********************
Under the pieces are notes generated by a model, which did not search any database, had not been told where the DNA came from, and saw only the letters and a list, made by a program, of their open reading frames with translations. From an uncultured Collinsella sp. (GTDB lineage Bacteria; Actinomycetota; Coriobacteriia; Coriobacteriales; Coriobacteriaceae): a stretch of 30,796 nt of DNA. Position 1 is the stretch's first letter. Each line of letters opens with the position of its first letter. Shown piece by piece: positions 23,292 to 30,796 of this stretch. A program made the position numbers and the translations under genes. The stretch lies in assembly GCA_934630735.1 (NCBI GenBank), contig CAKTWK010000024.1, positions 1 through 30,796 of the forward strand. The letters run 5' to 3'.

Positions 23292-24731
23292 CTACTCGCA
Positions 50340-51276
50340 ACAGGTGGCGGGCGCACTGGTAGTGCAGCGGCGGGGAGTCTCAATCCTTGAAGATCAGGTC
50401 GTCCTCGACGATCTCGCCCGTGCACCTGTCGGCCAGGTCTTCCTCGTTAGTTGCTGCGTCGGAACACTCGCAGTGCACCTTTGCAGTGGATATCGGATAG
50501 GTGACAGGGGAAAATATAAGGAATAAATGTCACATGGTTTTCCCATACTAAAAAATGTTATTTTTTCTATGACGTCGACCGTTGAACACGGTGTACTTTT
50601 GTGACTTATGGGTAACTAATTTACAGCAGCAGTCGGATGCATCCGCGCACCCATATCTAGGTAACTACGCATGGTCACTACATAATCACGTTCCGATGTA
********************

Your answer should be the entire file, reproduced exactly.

Under the pieces are notes generated by a model, which did not search any database, had not been told where the DNA came from, and saw only the letters and a list, made by a program, of their open reading frames with translations. From an uncultured Collinsella sp. (GTDB lineage Bacteria; Actinomycetota; Coriobacteriia; Coriobacteriales; Coriobacteriaceae): a stretch of 30,796 nt of DNA. Position 1 is the stretch's first letter. Each line of letters opens with the position of its first letter. Shown piece by piece: positions 23,292 to 30,796 of this stretch. A program made the position numbers and the translations under genes. The stretch lies in assembly GCA_934630735.1 (NCBI GenBank), contig CAKTWK010000024.1, positions 1 through 30,796 of the forward strand. The letters run 5' to 3'.

Positions 23292-24731
23292 CTACTCGCA
Positions 50340-51276
50340 ACAGGTGGCGGGCGCACTGGTAGTGCAGCGGCGGGGAGTCTCAATCCTTGAAGATCAGGTC
50401 GTCCTCGACGATCTCGCCCGTGCACCTGTCGGCCAGGTCTTCCTCGTTAGTTGCTGCGTCGGAACACTCGCAGTGCACCTTTGCAGTGGATATCGGATAG
50501 GTGACAGGGGAAAATATAAGGAATAAATGTCACATGGTTTTCCCATACTAAAAAATGTTATTTTTTCTATGACGTCGACCGTTGAACACGGTGTACTTTT
50601 GTGACTTATGGGTAACTAATTTACAGCAGCAGTCGGATGCATCCGCGCACCCATATCTAGGTAACTACGCATGGTCACTACATAATCACGTTCCGATGTA